The man's laugh was a dark thing.
“That I do, that I do, madame. Tell me what else you see.”
Nicolette had read palms from South Dakota down to the Gulf, and she wasn't sure that she had ever liked holding a hand less.
“I see a life behind you of sacrifice. Some regret, some joy. You move forward no matter what, and every day it brings you closer to what you seek.”
“That it does, madame. Tell me, how close am I to what I seek?”
“Will you tell me what you are looking for? It makes it easier for me to sense–”
“I am looking for a woman,” he said, interrupting her as if he had intended to speak all along. “She's been running for a long time, but I'm sure she can't run forever.”
“She's a bad one. A wicked one, and she and those like her, they must be found. They must be
SOMETHING ABOUT A man alone approaching a psychic’s tent was unusual. But when Sebastian heard the loud, forced laugh, the hair on the back of his neck stood on end. He glared at their huddled and unmoving silhouettes. Something was wrong.
He instinctively moved forward, but stopped himself. Barging in could do as much harm as good. Meeting her under these circumstances was not how he’d wanted it to go. He took a step back.
NICOLETTE'S INSTINCTS WERE screaming at her now. When she tried to pull her hand back, the man instead gripped it tightly. She could no more tear herself away than she could uproot an oak tree. He simply stared at her. Now she could see how dark his eyes were and how tight his smile.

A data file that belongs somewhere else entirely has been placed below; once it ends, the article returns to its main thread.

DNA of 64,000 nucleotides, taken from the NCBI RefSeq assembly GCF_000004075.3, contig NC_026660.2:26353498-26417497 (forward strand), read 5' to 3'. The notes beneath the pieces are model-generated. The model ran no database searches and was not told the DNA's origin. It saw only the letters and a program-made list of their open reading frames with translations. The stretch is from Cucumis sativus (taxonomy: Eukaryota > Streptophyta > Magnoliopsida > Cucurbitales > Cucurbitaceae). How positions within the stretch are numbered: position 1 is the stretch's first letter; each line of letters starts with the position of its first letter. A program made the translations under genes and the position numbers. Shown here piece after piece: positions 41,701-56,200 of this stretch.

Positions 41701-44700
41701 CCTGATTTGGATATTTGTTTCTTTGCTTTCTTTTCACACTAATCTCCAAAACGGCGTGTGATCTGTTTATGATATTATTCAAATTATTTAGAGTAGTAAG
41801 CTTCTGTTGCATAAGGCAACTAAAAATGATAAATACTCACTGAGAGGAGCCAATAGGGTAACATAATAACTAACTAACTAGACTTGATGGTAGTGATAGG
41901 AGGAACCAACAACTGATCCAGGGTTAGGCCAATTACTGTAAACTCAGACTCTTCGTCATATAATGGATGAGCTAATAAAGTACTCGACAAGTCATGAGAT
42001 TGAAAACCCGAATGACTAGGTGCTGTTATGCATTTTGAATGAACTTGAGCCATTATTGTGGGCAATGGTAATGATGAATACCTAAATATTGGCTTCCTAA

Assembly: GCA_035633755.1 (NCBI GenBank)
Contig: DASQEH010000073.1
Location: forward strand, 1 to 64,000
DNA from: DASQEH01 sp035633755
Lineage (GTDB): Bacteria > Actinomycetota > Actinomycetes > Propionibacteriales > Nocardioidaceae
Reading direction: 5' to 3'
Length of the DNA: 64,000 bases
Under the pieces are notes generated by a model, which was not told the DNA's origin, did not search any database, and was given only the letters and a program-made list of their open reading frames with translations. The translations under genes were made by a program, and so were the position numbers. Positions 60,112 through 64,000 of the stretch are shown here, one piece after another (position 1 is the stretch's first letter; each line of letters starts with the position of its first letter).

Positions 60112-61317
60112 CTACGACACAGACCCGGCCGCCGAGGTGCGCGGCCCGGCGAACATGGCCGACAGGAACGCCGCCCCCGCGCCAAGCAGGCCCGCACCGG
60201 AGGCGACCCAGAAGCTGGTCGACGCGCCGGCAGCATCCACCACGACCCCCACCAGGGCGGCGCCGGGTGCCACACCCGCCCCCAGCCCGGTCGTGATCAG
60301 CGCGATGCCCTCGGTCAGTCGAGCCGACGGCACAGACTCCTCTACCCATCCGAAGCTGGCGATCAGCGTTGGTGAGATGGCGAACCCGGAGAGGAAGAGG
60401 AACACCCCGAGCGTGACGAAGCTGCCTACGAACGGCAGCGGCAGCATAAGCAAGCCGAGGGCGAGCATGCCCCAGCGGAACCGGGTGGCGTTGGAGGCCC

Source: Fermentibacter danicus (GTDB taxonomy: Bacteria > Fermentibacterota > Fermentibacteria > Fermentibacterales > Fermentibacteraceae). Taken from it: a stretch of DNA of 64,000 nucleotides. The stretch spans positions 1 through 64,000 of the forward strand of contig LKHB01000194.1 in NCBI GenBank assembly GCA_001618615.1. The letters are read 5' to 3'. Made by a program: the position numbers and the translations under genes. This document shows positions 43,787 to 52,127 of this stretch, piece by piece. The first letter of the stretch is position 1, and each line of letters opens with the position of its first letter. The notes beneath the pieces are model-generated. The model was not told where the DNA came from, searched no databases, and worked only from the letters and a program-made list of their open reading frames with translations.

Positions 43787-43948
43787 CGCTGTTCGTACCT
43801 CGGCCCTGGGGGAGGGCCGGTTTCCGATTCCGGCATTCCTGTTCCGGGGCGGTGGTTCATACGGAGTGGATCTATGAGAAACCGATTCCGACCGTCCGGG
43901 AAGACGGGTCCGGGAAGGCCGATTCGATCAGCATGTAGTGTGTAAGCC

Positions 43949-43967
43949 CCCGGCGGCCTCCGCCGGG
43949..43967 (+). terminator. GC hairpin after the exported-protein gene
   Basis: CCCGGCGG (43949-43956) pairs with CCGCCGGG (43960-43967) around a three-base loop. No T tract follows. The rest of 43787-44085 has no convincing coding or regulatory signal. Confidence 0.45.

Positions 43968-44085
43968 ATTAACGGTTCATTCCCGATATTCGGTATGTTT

Without thinking, she opened her awareness to truly see him, and what she saw made her hackles rise. The man's aura was a stark and sickly white, shot through with gray patches that looked diseased. She had never seen anything like it, and her panic rose up even higher.
“Let me go,” she said through clenched teeth, all pretense of making a show forgotten. “I don't know what your damn game is, but it is over now.”
There was a knife strapped under the table. She didn't want to use it, but if the next thing out of this man-monster's mouth wasn't a mumbled apology, she would have no compunctions about doing so. She reached for it with her free hand, but she never took her eyes from the man's face, watching for a flicker of violence or a whisper of what he intended to do next. On her shoulder, Karas hunched down and hissed like a snake.